William Lynn not Obama’s best choice at DoD

The revolving door is spinning so fast it’s 

difficult to tell whether this nominee is going to land in or out, but I’m inclined to vote OUT.

Here is the  Raytheon press release when he was appointed VP:
Raytheon Company has named William J. Lynn an appointed Raytheon Company vice president and senior vice
president, government operations and strategy.
    Lynn’s responsibilities include company liaison with the executive and
legislative branches of the federal government as well as state and local
government relations. He will also help direct the development of Raytheon’s
defense business strategy.
    Lynn joins Raytheon from DFI International, a Washington-based research,
analysis, and consulting firm, where he was executive vice president. Prior to
joining DFI in March 2001, Lynn served four years as the Under Secretary of
Defense (Comptroller).  In that position, he was the chief financial officer
for the Department of Defense and was the principal advisor to the Secretary
and Deputy Secretary of Defense for all budgetary and fiscal matters. From
1993-1997, Lynn was the Director of Program Analysis and Evaluation in the
Office of the Secretary of Defense, where he oversaw all aspects of the
Department’s strategic planning process.
    Before entering the Defense Department in 1993, Lynn served for six years
on the staff of Senator Edward Kennedy as the staff representative on the
Senate Armed Services Committee.  Prior to 1987, he was a senior fellow at the
National Defense University and was also on the professional staff of the
Institute of Defense Analyses.  From 1982 to 1985, he served as the executive
director of the Defense Organization Project at the Center for Strategic and
International Studies (CSIS).
    A graduate of Dartmouth College, Lynn has a law degree from Cornell Law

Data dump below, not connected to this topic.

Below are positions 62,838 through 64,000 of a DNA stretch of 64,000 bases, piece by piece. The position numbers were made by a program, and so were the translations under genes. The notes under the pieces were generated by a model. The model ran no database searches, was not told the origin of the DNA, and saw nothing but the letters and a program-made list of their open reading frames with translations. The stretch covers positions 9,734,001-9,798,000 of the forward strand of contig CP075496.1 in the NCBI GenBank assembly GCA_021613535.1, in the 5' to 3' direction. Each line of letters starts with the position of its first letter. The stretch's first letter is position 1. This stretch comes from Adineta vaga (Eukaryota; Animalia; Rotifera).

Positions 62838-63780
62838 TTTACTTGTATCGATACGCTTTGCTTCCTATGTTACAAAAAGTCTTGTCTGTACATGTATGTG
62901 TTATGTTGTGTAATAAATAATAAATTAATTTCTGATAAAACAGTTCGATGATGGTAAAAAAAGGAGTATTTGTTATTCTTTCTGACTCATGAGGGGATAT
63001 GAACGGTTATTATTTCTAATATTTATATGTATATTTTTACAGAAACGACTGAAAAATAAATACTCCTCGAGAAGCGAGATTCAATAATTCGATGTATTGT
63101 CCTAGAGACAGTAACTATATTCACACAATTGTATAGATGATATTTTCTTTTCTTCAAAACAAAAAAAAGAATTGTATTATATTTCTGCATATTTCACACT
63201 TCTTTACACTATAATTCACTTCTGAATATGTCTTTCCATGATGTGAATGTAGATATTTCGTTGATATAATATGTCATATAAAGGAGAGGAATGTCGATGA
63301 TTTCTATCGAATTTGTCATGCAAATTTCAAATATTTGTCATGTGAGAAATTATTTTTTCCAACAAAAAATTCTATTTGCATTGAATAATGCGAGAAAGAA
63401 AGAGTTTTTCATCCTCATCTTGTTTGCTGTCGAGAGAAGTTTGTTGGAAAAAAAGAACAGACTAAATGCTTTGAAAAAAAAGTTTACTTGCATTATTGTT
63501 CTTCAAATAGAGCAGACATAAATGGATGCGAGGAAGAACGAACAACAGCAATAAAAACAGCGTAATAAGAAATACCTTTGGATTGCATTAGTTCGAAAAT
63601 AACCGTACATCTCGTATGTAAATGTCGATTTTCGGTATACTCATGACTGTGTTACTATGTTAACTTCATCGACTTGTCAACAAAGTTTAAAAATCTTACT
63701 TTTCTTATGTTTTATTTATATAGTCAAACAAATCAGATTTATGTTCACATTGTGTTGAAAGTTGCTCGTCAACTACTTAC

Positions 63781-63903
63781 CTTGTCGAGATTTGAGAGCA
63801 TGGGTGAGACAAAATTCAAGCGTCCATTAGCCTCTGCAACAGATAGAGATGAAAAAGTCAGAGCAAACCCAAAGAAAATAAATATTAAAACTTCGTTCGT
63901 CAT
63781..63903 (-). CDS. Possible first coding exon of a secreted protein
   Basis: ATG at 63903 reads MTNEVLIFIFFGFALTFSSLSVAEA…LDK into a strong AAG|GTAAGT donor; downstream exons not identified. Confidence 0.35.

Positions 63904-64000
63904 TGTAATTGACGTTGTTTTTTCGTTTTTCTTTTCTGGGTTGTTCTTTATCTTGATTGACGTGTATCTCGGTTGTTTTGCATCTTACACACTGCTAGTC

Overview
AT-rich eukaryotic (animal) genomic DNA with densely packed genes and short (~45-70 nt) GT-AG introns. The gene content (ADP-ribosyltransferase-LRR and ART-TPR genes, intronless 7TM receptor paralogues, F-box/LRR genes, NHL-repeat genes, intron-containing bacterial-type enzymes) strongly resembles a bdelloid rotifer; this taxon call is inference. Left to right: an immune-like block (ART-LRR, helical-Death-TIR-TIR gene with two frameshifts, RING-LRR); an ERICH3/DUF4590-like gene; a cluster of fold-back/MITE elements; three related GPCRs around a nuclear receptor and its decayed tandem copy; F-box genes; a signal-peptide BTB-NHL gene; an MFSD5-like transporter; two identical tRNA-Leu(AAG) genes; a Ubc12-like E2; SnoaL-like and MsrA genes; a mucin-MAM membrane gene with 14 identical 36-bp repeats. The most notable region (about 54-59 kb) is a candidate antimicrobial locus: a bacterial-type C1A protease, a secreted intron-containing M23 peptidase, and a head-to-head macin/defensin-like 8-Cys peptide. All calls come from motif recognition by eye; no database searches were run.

School and a Master’s in Public Affairs from the Woodrow Wilson School at
Princeton University.  His publications include Toward a More Effective
Defense as well as articles in various newspapers and professional journals.
Lynn is married to Mary Murphy, an attorney with LeBoeuf, Lamb, Greene &
MacRae in Washington, D.C.  They reside in Old Town Alexandria, Va.
    With headquarters in Lexington, Mass., Raytheon Company (NYSE: RTN) is a
global technology leader in defense, government and commercial electronics,
and business and special mission aircraft.

But more important to making the choice is the following from CQ Politics:

Lynn,
nominated by President Obama to be deputy Defense secretary, previously
served as the Pentagon’s comptroller during the latter half of the
Clinton administration. He was tasked with the dual mission to reform
the Pentagon’s antiquated financial management systems and move the
world’s largest corporation closer to its first-ever clean audit. But
Pentagon investigators, experts and watchdog groups noted little if any
progress toward those goals after he spent four years at the post.

Moreover,
some allege that Lynn sought to relax accounting rules while in office